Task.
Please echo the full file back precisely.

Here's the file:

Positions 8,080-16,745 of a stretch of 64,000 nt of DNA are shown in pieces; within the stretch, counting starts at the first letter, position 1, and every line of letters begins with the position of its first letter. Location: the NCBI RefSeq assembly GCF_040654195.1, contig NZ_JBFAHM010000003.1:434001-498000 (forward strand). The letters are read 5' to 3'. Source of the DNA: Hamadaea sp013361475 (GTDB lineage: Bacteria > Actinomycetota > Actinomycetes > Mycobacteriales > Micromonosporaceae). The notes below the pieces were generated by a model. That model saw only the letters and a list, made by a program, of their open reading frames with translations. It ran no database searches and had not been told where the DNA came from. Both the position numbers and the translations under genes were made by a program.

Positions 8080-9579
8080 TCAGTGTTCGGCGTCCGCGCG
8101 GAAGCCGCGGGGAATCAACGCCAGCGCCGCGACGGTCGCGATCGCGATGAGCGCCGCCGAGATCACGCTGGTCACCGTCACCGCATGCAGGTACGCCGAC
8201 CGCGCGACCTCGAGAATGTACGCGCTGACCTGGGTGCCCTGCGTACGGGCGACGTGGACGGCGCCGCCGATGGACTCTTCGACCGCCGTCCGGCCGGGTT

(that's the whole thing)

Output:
Positions 8,080-16,745 of a stretch of 64,000 nt of DNA are shown in pieces; within the stretch, counting starts at the first letter, position 1, and every line of letters begins with the position of its first letter. Location: the NCBI RefSeq assembly GCF_040654195.1, contig NZ_JBFAHM010000003.1:434001-498000 (forward strand). The letters are read 5' to 3'. Source of the DNA: Hamadaea sp013361475 (GTDB lineage: Bacteria > Actinomycetota > Actinomycetes > Mycobacteriales > Micromonosporaceae). The notes below the pieces were generated by a model. That model saw only the letters and a list, made by a program, of their open reading frames with translations. It ran no database searches and had not been told where the DNA came from. Both the position numbers and the translations under genes were made by a program.

Positions 8080-9579
8080 TCAGTGTTCGGCGTCCGCGCG
8101 GAAGCCGCGGGGAATCAACGCCAGCGCCGCGACGGTCGCGATCGCGATGAGCGCCGCCGAGATCACGCTGGTCACCGTCACCGCATGCAGGTACGCCGAC
8201 CGCGCGACCTCGAGAATGTACGCGCTGACCTGGGTGCCCTGCGTACGGGCGACGTGGACGGCGCCGCCGATGGACTCTTCGACCGCCGTCCGGCCGGGTT